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Fed takes fresh steps to battle credit crisis

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posted on Sep, 29 2008 @ 04:49 PM
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Fed takes fresh steps to battle credit crisis


www.msnbc.msn.com

WASHINGTON - The Federal Reserve and foreign central banks agreed to pump billions of dollars into the global financial system Monday to unlock tight lending that threatens to unhinge the U.S. economy.

The Fed said the action is intended to “expand significantly” the cash available to financial institutions in an effort to relieve to the worst credit crisis since the Great Depression. In taking the action, the Fed cited “continued strains” in the demand for short-term funding.

(visit the link for the full news article)




posted on Sep, 29 2008 @ 04:49 PM
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The inevitable had to happen: The Federal Reserve has the constitutional power to create money, and so the delay in passing the rescue bill put The Federal Reserve into creative mood. No one would be foolish enough to challenge the decision to pump billions into the financial system to ease the credit crunch that the economists are so afraid of.


www.msnbc.msn.com
(visit the link for the full news article)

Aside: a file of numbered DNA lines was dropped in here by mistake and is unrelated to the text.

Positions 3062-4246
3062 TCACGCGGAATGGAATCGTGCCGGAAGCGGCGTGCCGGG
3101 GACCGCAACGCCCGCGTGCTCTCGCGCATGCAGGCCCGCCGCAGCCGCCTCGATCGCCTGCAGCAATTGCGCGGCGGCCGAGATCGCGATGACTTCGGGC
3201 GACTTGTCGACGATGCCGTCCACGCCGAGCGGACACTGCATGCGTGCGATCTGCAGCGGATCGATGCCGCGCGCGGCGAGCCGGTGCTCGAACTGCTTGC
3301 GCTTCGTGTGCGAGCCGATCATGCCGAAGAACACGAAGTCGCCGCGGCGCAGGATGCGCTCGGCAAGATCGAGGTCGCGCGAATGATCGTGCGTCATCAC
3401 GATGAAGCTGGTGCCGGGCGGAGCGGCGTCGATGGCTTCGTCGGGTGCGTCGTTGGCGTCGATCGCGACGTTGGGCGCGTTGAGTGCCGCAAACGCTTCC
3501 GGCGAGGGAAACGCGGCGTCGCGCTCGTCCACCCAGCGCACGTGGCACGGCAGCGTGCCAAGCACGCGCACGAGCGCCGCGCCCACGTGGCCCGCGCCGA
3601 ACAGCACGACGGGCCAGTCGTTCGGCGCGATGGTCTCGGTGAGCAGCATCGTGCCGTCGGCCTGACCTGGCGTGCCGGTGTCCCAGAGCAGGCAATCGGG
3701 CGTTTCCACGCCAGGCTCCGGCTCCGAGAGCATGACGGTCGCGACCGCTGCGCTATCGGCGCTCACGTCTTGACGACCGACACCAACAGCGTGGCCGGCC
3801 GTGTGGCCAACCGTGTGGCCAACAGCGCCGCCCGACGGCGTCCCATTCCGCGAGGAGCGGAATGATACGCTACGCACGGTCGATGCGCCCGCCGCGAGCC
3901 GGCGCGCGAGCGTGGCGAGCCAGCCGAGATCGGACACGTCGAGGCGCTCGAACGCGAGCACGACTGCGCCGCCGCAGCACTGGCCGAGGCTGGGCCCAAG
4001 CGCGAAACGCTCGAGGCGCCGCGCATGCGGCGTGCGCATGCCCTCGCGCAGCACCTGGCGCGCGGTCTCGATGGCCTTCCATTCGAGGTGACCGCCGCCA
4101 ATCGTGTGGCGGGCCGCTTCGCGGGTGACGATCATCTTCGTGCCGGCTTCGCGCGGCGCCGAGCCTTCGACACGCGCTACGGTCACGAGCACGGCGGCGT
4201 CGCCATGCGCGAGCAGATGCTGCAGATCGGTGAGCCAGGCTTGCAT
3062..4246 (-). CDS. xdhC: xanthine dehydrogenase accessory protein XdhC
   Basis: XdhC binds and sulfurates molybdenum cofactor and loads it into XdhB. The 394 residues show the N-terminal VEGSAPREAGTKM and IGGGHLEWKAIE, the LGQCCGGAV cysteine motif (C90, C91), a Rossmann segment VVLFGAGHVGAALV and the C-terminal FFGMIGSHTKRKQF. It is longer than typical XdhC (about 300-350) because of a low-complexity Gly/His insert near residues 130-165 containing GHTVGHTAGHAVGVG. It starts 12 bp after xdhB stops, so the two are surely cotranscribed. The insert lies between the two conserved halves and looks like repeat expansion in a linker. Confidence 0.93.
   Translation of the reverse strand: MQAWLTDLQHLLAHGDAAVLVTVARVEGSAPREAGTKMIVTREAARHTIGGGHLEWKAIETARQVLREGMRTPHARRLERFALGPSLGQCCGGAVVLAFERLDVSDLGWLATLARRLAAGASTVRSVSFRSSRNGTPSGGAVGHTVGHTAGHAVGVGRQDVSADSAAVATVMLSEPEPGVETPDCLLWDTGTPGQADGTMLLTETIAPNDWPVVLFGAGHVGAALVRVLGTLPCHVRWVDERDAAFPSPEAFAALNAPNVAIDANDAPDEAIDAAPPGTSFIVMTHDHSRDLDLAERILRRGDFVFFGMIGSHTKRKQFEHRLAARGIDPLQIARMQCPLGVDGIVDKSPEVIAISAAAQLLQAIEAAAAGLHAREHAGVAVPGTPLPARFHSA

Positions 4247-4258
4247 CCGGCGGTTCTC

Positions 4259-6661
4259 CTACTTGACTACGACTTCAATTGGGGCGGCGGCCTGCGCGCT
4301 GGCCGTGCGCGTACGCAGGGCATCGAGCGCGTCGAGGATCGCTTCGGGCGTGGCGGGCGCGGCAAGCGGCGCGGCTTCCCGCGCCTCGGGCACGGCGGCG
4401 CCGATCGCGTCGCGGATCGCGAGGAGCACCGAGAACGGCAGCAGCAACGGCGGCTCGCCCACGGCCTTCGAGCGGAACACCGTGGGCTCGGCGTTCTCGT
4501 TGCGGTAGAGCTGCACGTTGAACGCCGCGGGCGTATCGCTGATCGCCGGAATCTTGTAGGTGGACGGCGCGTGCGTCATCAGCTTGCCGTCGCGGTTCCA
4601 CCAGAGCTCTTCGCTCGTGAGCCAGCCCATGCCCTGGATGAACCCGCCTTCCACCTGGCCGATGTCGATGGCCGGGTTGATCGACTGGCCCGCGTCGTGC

posted on Sep, 29 2008 @ 04:56 PM
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reply to post by stander
 

I really wish I knew what that means. As I read it now I understand it as that one way or another the Dollar is going to get Hyperinflated?

Either way, I doubt it will be good.



posted on Sep, 29 2008 @ 06:54 PM
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reply to post by Lebowski achiever
 

I really don't know; I can't tell the difference between the rock and the hard place.

Imagine that the rescue bill gets passed the way the original draft was written. Suppose that your paycheck shows each week a $800 figure. It should be more, but Uncle Sam takes a bit of it and then you settle things with the IRS on April 15 each year. Now suppose that two weeks from now, you paycheck shows $750. You ask around about it and it turns out that Uncle Sam has cut bigger chunk out of your paycheck. Now you know where the wind blows from: the bailout is kicking in. But that's NOT what would happen by any means. The money to buy the bad assets wouldn't be backed by any produced goods; the government would buy the bad assets with "electronic money." Much later, the government would have to decide how to get the "real money" from the taxpayers little by little.

Generally, when too much money is created, it doesn't match the real ability of the economy to produce goods and services. In credit based economies, the interest falls and the economy tries to invest and produce more goods and services to keep the equilibrium. If the economy is too extended and cannot keep the equilibrium, too much money is chasing after few goods and prices will rise.

Right now the Federal Reserve is pumping "fresh money" into the financial system -- it's a very complicated operation only the financial guys can follow. But the economy doesn't need this influx; the financial system does (that's the way the Feds feel about it), and so you are right in saying that this move will cause inflation. How high depends on the amount of extra money and the way it gets passed around.




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